From the time of Samuel de Champlain’s death in 1635 to the 1670s, the major explorers furnishing geographical information to European cartographers were Jesuit missionaries. By 1649, they had explored the eastern Great Lakes. Maps made by Father Nicolas Sanson in 1650 and 1656, Father François-Joseph Bressani in 1657, and Father François Du Creux in 1660 have all survived in printed form. On these maps the Great Lakes were recognizable for the first time.

Further Jesuit mapping led to the first good map of Lake Superior and northern Lake Michigan in 1672 by Father Claude Allouez and Father Claude Dablon. Father Jacques Marquette and Louis Jolliet created the first delineation of the Mississippi River in 1673. Father Pierre Raffeix and others also created a series of maps of Haudenosaunee country in upper New York State during this time.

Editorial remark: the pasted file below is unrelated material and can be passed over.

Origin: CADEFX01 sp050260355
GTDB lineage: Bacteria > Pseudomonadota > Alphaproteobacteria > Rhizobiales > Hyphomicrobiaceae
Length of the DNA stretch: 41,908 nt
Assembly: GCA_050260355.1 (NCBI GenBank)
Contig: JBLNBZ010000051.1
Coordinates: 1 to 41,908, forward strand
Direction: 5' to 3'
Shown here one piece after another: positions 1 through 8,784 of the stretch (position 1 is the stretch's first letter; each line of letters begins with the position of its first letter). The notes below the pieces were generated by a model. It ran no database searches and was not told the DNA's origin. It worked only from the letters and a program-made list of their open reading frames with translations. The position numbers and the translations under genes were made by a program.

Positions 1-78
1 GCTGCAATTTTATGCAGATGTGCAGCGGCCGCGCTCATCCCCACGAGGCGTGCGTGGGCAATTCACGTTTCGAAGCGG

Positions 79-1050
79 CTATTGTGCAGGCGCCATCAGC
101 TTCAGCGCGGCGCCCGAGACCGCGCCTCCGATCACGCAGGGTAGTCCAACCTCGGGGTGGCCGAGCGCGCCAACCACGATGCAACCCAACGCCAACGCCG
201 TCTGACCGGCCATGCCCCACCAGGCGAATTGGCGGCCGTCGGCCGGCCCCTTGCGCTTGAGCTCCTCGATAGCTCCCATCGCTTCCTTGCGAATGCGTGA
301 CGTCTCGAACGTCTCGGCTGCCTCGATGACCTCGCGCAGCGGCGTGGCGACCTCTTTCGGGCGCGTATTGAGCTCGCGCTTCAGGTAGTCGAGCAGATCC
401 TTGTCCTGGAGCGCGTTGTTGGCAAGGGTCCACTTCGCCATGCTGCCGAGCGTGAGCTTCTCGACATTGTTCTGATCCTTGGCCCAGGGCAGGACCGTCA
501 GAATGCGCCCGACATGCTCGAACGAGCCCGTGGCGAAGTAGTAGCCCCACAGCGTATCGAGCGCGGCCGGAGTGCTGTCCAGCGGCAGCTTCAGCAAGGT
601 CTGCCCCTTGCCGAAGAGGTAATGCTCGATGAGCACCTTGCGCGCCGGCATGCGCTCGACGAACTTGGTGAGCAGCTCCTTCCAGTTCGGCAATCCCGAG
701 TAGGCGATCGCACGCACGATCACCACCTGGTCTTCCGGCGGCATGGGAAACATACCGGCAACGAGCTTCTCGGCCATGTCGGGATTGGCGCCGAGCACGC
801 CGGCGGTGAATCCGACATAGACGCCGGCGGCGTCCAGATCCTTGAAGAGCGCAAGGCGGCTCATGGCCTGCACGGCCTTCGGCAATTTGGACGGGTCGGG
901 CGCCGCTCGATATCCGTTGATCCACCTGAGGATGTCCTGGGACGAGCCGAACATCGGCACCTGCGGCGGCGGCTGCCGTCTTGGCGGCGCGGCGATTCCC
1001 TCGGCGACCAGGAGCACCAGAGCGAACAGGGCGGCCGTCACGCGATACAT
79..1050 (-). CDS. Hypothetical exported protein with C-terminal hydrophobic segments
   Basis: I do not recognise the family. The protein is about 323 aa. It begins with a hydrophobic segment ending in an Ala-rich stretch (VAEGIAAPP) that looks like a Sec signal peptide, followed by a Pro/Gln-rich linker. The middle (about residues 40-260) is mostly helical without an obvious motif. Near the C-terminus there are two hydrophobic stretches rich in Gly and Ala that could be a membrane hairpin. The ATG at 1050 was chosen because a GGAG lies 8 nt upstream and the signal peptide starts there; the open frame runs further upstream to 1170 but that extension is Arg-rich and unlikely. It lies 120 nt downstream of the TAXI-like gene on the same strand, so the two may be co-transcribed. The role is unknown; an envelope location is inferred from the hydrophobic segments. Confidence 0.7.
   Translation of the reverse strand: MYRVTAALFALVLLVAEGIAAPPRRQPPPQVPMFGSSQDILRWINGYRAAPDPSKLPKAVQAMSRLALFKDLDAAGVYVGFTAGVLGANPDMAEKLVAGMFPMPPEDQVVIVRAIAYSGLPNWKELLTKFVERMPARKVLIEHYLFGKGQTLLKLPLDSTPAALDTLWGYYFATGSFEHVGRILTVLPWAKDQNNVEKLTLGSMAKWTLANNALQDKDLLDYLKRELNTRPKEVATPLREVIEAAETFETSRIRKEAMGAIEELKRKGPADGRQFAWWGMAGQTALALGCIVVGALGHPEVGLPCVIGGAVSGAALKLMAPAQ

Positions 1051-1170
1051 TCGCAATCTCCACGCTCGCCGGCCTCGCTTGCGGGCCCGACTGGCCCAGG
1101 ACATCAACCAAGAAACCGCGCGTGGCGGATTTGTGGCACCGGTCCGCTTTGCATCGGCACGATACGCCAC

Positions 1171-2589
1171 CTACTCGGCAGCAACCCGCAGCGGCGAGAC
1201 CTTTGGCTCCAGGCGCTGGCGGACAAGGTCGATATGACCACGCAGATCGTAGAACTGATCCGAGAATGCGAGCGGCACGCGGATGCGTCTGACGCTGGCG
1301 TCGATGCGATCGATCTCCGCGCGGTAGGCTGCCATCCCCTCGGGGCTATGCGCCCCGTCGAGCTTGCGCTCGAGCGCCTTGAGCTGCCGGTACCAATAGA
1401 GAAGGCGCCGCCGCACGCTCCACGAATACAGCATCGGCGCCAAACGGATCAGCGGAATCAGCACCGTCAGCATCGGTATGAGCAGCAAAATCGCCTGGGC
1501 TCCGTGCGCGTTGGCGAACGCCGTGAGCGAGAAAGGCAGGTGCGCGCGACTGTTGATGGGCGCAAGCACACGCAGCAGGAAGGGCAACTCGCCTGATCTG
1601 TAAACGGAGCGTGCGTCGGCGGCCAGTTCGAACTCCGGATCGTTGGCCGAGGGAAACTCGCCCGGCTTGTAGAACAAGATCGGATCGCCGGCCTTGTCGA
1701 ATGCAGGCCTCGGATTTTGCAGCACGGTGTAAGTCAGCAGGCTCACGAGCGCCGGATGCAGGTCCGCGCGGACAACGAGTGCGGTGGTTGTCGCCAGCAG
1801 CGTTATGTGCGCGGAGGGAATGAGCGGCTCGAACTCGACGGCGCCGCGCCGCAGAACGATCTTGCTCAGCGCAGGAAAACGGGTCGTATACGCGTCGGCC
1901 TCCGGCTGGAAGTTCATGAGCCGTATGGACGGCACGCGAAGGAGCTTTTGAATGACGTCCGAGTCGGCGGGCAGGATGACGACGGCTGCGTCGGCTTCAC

One of the few non-Jesuit maps of the period was created by the Sulpician Bréhant de Galinée in 1670. It detailed his journey with François Dollier from Montreal through the lower Great Lakes to Sault Ste Marie. The necessary observations used to construct all these maps were similar to those used for Samuel de Champlain’s. In 1632, the Jesuits began to observe and, later, to time lunar eclipses to establish longitude west of Paris or Rome.

Late 1600s

From the 1670s to the end of the century, the mapping of Canada was primarily associated with Louis Jolliet and Jean-Baptiste-Louis Franquelin, the latter being the more talented draftsman. He held the position of king’s hydrographer for the colony of Quebec from 1686 to 1697 and from 1701 to 1703, teaching hydrography and keeping the maps of New France up to date.

The manuscript maps of explorers such as René-Robert Cavelier de La Salle, Jolliet and a number of military surveyors were incorporated in large compilations sent to France, where professional cartographers had access to them. The chief cartographers to the French court, such as Vincenzo Coronelli and Guillaume Delisle, based their printed maps in part on the information furnished by Franquelin.